Looking in /proc/$mypid/fd/, I see these files

lrwx------ 1 cm_user cm_user 64 Oct 14 03:21 0 -> /dev/pts/36 (deleted)
lrwx------ 1 cm_user cm_user 64 Oct 14 03:21 3 -> socket:[1424055856]
lrwx------ 1 cm_user cm_user 64 Oct 14 03:21 4 -> socket:[1424055868]
lrwx------ 1 cm_user cm_user 64 Oct 14 03:21 5 -> socket:[1424055882]

Because I have access to the code, I know these sockets are tied to TCP connections (one is a connection to port 5672 on some machine, another is a connection to port 3306 on some other machine), but I want to know which socket is tied to which connection. How can I do that?

More generally, how can I ask the OS what is at the other end of the socket?


2 Answers 2


Command lsof

A good option might be lsof. As man lsof states it is handy for obtaining information about open files such as Internet sockets or Unix Domain sockets.

Using it

At first, get an overview about /proc/$PID/fd/ and the listed socket numbers.
For example, socket:[14240] might interest you.

Then use lsof -i -a -p $PID to print a list of all network files $PID uses.

  • -i produces a list of network files belonging to a user or process

  • -a logically combines or AND's given parameters

  • -p $PID selects info only about your process

A typical output for my browser running with a PID of 2543 might be:

browser 2543 pidi   55u  IPv4  14240      0t0  TCP  pidi.router.lan:55038->stackoverflow.com:https (ESTABLISHED)

and more similar lines.

Great! Now take a closer look at the DEVICE column. It matches our previously listed socket from /proc/$PID/fd/!
And thanks to the NAME section we can say what the other end of our socket is.

In a real world run you might get a good amount of output, but just filter or grep for your socket of interest.

I'm pretty sure one could combine all commands, but that should be enough to get you started.

  • 1
    Thank you! Upvoted and accepted. I do see a socket showing up in lsof as "unix 0xffff88002704d380 0t0 1423733559 socket", how do I dig into what 0xffff88002704d380 is?
    – benhsu
    Commented Oct 14, 2015 at 12:30
  • 2
    "unix 0xfff ..." seems like the kernel memory address of a unix_sock structure. This structure contains a pointer to your socket-end point. Take a look at grep -rni ffff88002704d380 /proc. somewhere under /proc/ may lie your answer, cat your file grep found. But dont pin me down on this... May be horrible wrong here.
    – pidi
    Commented Oct 14, 2015 at 13:58
  • 2
    lsof reads other information about the socket from /proc/net/tcp, /proc/net/tcp6, /proc/net/udp, and so on depending on socket type.
    – Jesin
    Commented Nov 15, 2017 at 22:48
  • Does not work for me. I think you can reproduce it (at least I can) by first doing sudo ls -l /proc/$(pidof wpa_supplicant)/fd | grep socket | wc -l to confirm the process has "socket" descriptors. For me it has 17 of them. Then you do sudo lsof -i -a -p $(pidof wpa_supplicant), and… nothing. Well, I got two warnings about can't stat() fuse.gvfsd-fuse and can't stat() fuse.portal, but I doubt they're relevant. For one, wpa_supplicant has stdout/stderr redirected to some socket (which is what I'm mainly interested in), and I don't think these "fuse" thingies could have a relation.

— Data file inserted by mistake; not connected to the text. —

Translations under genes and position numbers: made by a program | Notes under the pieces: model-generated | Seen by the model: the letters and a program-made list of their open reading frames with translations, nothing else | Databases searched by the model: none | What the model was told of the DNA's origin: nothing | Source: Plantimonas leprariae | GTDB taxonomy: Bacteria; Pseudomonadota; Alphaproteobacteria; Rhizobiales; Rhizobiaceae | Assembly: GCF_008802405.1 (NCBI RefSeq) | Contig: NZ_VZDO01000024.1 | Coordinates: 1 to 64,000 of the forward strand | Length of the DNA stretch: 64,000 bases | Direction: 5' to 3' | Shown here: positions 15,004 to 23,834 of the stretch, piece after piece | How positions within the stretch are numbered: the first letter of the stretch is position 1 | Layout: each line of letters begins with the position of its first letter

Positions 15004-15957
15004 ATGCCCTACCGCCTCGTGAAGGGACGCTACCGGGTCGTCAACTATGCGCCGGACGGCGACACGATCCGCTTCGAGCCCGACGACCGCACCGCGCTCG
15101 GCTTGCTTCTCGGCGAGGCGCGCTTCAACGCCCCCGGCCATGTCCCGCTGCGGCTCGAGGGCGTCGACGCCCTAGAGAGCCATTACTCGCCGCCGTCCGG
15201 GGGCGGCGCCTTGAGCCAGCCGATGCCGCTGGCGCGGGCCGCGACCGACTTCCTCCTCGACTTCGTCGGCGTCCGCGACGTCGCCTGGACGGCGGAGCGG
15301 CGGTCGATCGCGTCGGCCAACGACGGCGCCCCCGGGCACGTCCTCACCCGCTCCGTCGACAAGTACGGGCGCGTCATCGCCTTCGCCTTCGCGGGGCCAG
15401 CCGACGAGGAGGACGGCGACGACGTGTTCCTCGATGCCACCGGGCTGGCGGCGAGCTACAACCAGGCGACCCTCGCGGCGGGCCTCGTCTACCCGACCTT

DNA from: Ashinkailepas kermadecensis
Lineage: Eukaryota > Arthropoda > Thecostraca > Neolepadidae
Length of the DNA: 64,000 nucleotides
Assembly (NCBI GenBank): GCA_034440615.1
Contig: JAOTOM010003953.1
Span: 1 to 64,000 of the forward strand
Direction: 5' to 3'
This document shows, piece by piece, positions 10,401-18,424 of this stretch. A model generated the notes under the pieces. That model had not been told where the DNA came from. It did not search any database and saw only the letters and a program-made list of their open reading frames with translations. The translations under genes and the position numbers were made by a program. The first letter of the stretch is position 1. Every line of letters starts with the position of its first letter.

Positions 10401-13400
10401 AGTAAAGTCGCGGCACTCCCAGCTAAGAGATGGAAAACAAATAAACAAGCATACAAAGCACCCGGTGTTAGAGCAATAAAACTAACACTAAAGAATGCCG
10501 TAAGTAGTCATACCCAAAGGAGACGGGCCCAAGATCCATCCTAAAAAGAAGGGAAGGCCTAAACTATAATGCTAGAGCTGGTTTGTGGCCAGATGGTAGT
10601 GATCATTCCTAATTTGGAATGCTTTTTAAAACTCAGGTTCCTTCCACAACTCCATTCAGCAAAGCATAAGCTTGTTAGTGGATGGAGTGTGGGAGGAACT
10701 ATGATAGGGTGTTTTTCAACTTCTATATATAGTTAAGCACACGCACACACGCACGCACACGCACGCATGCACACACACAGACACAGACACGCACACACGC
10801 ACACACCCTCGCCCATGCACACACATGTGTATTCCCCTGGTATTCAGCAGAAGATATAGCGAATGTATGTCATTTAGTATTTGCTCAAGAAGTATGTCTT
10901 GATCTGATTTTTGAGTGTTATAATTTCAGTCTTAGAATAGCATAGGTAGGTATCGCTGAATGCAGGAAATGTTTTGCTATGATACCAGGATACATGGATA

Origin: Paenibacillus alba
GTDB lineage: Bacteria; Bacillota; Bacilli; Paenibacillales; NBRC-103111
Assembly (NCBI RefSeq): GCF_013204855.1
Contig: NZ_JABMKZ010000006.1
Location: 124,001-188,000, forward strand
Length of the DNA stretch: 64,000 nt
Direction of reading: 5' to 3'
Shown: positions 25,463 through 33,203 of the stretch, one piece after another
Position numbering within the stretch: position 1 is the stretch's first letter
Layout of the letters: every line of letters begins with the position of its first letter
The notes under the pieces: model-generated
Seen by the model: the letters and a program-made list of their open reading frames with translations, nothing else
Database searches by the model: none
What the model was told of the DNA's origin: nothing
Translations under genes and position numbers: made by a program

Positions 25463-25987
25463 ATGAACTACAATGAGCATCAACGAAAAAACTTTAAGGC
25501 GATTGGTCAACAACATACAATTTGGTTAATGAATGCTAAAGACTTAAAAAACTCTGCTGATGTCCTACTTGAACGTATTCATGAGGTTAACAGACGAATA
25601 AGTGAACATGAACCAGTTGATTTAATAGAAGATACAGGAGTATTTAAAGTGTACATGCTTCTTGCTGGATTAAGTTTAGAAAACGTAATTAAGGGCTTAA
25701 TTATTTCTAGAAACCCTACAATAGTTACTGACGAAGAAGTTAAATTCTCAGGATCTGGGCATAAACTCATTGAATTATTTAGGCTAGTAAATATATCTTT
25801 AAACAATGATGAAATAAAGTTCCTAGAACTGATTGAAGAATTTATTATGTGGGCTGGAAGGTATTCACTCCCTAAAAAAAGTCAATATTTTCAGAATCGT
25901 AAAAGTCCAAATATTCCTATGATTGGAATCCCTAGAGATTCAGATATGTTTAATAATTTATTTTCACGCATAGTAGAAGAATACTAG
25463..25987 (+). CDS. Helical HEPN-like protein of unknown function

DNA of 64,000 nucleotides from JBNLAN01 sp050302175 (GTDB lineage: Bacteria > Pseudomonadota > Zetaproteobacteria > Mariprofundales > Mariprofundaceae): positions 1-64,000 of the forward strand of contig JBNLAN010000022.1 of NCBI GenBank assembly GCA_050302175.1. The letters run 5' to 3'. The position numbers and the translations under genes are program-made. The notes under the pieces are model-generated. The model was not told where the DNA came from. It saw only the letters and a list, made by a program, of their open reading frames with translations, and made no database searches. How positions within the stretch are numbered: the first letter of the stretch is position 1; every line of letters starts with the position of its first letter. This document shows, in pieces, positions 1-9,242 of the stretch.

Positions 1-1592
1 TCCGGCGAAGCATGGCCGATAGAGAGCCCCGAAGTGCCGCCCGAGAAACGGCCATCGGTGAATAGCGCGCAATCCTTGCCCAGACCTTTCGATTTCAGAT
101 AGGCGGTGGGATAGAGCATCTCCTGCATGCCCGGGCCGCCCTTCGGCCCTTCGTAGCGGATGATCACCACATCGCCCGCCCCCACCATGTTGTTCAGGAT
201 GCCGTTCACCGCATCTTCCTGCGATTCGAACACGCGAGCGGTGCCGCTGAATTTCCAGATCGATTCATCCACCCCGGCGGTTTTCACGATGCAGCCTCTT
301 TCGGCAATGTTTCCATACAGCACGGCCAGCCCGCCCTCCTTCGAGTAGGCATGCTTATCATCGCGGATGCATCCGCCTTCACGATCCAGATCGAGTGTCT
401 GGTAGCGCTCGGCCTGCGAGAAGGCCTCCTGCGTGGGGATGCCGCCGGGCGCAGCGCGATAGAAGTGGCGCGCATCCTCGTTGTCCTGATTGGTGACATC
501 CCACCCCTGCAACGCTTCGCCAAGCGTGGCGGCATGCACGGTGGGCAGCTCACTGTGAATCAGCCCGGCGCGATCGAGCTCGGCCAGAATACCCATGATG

– Hi-Angel
    Commented Oct 2, 2020 at 8:48
  • 3
    Okay, I figured: you need to replace -i option of the lsof command with -U. I.e. you use sudo lsof -U -a -p $(pidof wpa_supplicant). Unfortunately combining -i doesn't seem to work, so one have to run both commands while searching for socket files. But turns out there's a better way! You have to use ss -apn | grep your_socket — unlike lsof, the ss command shows all types of sockets, unless you explicitly restrict it.
    – Hi-Angel
    Commented Oct 2, 2020 at 9:09

As noted by Marki555’s answer to a question linked in a comment on this question: in addition to the lsof option, you can correlate the socket number to an inode in /proc/net, which gives details about the connection.

For example, I opened an SSH session to to generate a TCP connection for process 2798586:

~$ ssh &
[1] 2798586

Then I obtained the socket associated with that process, 10750519:

$ ls -al /proc/2798586/fd
total 0
dr-x------ 2 oshi oshi  4 May 18 19:13 .
dr-xr-xr-x 9 oshi oshi  0 May 18 19:13 ..
lrwx------ 1 oshi oshi 64 May 18 19:13 0 -> /dev/pts/1
lrwx------ 1 oshi oshi 64 May 18 19:13 1 -> /dev/pts/1
lrwx------ 1 oshi oshi 64 May 18 19:13 2 -> /dev/pts/1
lrwx------ 1 oshi oshi 64 May 18 19:13 3 -> 'socket:[10750519]'

I can find that entry as an inode in /proc/net/tcp (other connection output omitted):

  sl  local_address rem_address   st tx_queue rx_queue tr tm->when retrnsmt   uid  timeout inode                                                     
   8: C80AA8C0:A640 01010101:0016 02 00000001:00000000 01:000002B6 00000008 61873        0 10750519 2 00000000bfa91f11 1600 0 0 1 7
(note →)                                                                                   ^^^^^^^^

I can see my ssh remote address (01010101:0016 is as well as local address.  Kernel documentation describes all the rest of those fields, including connection state, transmit and received queues, UID of the owner, and more.

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